demos and calculation procedures are also made
Power of Collaborative Research - Pune,
India, July 23, 2012
Research on overland flow has started in Canada as my part of Dr. Julien's own M.S. thesis and Ph.D. dissertation More recent research on overland flow has been funded by ARO and ARL since 1986. Some papers below refer to the overland flow characteristics from raindrop impact to sheet flows, roll waves and the applicability of simplified equations of motion.
Surface Runoff Modeling
Surface runoff modeling has been the emphasis of our activities within the Center for Geosciences. This on-going project has been funded by ARO and ARL since 1986. We have developed numerical algorithms for the simulation of rainfall-runoff using GIS terrain data, raingages and/or radar rainfall precipitation. The model CASC2D has been developed at CSU through the involvement of B. Saghafian, F. Ogden, W. Doe, D. Molnar, A. Sharma and J. Jorgeson who completed PhD's.
Papers on the model CASC2D
Papers on spatial and temporal variability
Papers on climate and radars
Early research papers on upland erosion date back to erosion from snowmelt in Canada. More recent research on overland flow has been funded by ARO and ARL since 1986. Some of the papers below refer to the modeling with CASC2D-SED and the transforms for the analysis of flow and sediment duration curves. The model CASC2D-SED was more recently coupled with WASP5, the significant changes in the model framework resulted in the model TREX. TREX is a Two-dimensional Runoff, Erosion and Export of contaminants from watersheds. It has been developed with M. Velleux and J. England with funding from the Center for Geosciences, the Hazardous Substance Research Center and the US Bureau of Reclamation.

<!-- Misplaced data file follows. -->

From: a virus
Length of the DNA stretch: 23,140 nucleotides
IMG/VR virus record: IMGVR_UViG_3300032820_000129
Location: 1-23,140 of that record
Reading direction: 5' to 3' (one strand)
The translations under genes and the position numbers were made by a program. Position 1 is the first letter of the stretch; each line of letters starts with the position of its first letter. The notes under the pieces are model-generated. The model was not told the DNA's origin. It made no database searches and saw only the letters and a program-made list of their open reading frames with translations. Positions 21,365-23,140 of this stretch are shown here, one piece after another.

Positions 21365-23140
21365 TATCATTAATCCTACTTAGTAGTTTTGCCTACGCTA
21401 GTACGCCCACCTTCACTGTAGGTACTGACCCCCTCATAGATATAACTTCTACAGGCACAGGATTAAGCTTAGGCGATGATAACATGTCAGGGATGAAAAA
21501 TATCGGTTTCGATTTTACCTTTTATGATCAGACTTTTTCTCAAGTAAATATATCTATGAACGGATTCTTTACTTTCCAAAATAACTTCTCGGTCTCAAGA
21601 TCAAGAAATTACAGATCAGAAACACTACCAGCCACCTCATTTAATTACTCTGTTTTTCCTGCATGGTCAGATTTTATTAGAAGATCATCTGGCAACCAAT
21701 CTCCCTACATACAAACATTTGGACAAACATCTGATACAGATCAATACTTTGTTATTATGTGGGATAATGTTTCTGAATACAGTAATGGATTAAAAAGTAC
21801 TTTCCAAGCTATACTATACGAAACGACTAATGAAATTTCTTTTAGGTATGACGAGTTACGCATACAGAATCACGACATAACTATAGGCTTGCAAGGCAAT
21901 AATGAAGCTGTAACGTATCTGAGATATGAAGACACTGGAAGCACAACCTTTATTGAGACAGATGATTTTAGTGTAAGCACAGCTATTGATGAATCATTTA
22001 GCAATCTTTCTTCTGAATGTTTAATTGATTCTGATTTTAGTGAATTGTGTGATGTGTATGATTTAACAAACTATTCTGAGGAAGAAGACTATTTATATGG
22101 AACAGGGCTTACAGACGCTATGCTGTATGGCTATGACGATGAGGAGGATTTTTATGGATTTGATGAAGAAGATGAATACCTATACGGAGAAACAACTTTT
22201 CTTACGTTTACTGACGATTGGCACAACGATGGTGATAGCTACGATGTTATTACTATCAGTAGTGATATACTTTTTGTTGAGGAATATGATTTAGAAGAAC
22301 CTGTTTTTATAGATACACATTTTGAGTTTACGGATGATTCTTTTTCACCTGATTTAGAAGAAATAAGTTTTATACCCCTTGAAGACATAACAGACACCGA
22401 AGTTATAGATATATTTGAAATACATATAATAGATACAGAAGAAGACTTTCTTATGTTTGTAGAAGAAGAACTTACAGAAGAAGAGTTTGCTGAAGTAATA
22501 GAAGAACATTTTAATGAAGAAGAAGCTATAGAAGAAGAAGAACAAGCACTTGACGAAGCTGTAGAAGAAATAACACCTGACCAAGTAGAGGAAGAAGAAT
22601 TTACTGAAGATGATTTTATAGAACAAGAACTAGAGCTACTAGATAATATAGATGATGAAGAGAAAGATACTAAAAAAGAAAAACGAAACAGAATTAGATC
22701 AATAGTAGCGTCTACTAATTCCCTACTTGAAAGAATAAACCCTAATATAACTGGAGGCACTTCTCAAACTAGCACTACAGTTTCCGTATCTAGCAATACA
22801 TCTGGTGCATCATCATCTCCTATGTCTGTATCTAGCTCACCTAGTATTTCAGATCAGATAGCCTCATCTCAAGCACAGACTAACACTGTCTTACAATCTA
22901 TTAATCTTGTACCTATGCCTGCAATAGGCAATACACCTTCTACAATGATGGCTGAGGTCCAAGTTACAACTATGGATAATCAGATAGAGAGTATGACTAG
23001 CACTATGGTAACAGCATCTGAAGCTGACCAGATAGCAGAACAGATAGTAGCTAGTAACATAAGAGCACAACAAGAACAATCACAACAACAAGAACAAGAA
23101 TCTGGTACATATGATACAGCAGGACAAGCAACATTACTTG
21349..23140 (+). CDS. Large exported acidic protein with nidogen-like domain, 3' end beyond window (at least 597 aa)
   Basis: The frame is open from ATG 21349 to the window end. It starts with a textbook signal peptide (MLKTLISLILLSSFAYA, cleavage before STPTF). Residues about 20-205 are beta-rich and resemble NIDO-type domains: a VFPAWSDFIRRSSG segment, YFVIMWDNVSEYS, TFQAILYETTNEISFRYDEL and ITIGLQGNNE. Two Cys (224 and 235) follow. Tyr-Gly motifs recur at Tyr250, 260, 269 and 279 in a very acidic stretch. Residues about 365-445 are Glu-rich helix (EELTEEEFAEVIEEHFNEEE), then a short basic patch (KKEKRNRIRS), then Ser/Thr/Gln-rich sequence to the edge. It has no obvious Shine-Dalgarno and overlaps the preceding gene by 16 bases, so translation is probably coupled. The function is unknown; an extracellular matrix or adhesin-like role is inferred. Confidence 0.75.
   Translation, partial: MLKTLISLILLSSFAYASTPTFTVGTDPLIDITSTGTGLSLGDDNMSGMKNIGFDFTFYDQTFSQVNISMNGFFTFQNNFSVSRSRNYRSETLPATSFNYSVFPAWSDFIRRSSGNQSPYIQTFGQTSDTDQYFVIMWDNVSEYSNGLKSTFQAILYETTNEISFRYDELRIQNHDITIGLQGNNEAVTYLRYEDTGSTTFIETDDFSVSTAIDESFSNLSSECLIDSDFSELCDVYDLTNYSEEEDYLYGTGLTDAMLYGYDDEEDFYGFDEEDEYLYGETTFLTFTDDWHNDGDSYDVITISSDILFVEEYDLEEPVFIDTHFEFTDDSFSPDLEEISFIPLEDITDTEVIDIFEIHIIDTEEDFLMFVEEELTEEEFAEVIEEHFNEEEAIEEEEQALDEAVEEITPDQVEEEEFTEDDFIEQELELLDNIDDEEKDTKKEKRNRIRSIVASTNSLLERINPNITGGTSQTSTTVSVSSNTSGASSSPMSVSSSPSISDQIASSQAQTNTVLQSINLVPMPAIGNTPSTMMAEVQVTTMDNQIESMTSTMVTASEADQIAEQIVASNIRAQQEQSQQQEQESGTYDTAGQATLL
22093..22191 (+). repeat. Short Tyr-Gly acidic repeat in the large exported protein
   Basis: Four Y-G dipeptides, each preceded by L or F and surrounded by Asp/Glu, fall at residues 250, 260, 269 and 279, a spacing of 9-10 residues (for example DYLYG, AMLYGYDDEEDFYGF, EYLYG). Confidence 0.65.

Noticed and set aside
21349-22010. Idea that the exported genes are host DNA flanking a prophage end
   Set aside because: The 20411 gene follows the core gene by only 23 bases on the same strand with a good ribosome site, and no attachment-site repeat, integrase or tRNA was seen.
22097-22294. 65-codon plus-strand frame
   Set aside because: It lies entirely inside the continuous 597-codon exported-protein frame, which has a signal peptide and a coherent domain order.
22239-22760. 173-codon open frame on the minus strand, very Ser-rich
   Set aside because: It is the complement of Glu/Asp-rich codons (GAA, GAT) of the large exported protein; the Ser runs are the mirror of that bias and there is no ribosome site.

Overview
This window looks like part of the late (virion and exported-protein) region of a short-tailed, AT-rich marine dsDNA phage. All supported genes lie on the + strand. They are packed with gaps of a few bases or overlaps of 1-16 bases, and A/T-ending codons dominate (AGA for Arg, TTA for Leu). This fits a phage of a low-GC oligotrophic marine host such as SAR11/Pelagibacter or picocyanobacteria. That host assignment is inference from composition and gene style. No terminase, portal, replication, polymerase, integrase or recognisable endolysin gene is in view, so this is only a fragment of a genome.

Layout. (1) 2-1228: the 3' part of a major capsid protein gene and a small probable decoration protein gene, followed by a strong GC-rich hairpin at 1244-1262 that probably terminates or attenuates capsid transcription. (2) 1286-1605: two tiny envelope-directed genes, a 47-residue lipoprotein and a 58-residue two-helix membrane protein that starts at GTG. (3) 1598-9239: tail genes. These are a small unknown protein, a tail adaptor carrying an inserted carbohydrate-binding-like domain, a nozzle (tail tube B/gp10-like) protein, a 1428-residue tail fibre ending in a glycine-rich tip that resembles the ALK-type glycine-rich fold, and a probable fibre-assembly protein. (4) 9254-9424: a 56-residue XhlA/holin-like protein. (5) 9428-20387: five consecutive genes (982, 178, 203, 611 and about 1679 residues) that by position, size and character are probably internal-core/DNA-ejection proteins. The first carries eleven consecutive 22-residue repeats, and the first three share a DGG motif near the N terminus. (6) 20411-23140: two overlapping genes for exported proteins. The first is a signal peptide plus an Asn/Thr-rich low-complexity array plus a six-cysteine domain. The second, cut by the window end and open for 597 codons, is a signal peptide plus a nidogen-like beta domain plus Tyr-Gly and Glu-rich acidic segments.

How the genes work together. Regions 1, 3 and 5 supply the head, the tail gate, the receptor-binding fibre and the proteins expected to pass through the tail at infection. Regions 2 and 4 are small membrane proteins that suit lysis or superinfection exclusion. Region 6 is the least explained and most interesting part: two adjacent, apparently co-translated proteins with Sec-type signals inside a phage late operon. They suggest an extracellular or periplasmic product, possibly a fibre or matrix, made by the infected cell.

The most recent version of the model is CASC2D-SED which simulates soil erosion from overland flow and routes sediment by size fractions to the outlet of a watershed. The model was developed by B. Johnson, and R. Rojas during the course of their PhD studies at CSU. This web site contains papers and descriptions of the models developed at CSU. The CASC2D-SED web site shows some tremendous results of the model.
Click on the blinking image to the left
The model is CASC2D-SED has been expanded to simulate the fate and transport of metals by M. Velleux and J. England for their PhD's at CSU. The new web site below contains lots of information on their dissertations and a user's guide and source code to the TREX model. The standard computation time required for TREX has been for a California Gulch simulation (hydrology + six solids types + three chemical types on a domain with 34,000 elements and 24 hours of simulated time). Back in 2005, Mark Velleux' simulation took 40 hour to run. In 2011 it took about 18.5 hours. Now, that same run takes just over 3.5h. If the code is compiled with the Intel C compiler (rather than GCC) the run finishes in just under 3 hours. That performance is fast enough that, in an age where a server could have 24 or more cores, Monte Carlo simulations can be realistically performed.
Alluvial Channels and Stream Restoration